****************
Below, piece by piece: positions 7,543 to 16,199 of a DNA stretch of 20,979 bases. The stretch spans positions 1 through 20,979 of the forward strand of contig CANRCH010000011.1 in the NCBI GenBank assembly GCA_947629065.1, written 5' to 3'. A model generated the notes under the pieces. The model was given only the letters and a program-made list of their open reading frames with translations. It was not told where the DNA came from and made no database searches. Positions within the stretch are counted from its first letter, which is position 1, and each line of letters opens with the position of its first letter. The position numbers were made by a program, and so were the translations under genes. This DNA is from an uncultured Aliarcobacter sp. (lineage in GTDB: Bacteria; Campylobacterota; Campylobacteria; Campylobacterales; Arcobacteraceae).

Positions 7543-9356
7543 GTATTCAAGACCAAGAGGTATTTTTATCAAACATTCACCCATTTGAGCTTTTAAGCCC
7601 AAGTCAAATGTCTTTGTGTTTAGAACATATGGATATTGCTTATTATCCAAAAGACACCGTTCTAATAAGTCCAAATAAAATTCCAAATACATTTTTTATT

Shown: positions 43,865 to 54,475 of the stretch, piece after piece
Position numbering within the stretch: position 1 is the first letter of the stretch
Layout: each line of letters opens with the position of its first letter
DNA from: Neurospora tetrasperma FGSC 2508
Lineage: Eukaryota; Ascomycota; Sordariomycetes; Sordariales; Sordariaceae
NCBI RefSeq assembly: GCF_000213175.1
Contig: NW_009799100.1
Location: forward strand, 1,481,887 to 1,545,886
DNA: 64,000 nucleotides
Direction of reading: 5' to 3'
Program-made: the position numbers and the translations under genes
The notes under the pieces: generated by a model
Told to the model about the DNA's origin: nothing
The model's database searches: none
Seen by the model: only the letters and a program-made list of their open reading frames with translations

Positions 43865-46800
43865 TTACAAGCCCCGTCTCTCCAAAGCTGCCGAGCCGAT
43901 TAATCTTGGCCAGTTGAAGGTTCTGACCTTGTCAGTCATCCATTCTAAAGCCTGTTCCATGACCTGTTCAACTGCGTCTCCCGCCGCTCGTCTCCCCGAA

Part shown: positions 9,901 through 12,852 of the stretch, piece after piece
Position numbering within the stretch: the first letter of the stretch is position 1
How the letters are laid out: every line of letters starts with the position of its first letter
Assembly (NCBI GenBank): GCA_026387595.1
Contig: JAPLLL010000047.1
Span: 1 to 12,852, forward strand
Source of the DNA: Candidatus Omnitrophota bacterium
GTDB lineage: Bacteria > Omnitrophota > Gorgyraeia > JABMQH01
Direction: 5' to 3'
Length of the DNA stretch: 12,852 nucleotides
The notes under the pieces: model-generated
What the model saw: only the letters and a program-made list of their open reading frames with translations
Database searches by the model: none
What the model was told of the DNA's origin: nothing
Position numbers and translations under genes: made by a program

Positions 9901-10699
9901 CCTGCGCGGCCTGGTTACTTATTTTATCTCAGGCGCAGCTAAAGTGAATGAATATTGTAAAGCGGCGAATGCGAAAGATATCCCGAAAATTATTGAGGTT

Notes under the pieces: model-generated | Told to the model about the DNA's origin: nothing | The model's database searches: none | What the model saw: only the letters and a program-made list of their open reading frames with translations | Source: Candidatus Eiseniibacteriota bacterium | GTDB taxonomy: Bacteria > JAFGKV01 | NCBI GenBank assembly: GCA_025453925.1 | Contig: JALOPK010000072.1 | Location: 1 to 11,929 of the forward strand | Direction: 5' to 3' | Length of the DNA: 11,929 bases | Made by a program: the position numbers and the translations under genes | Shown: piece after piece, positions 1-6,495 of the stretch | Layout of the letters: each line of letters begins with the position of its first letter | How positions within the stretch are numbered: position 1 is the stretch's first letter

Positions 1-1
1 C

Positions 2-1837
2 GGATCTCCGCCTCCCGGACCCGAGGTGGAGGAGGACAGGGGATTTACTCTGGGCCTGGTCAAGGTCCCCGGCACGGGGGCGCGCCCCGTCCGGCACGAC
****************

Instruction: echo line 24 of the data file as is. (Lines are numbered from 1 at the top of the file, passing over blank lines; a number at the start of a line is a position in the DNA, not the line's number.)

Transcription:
Position numbering within the stretch: the first letter of the stretch is position 1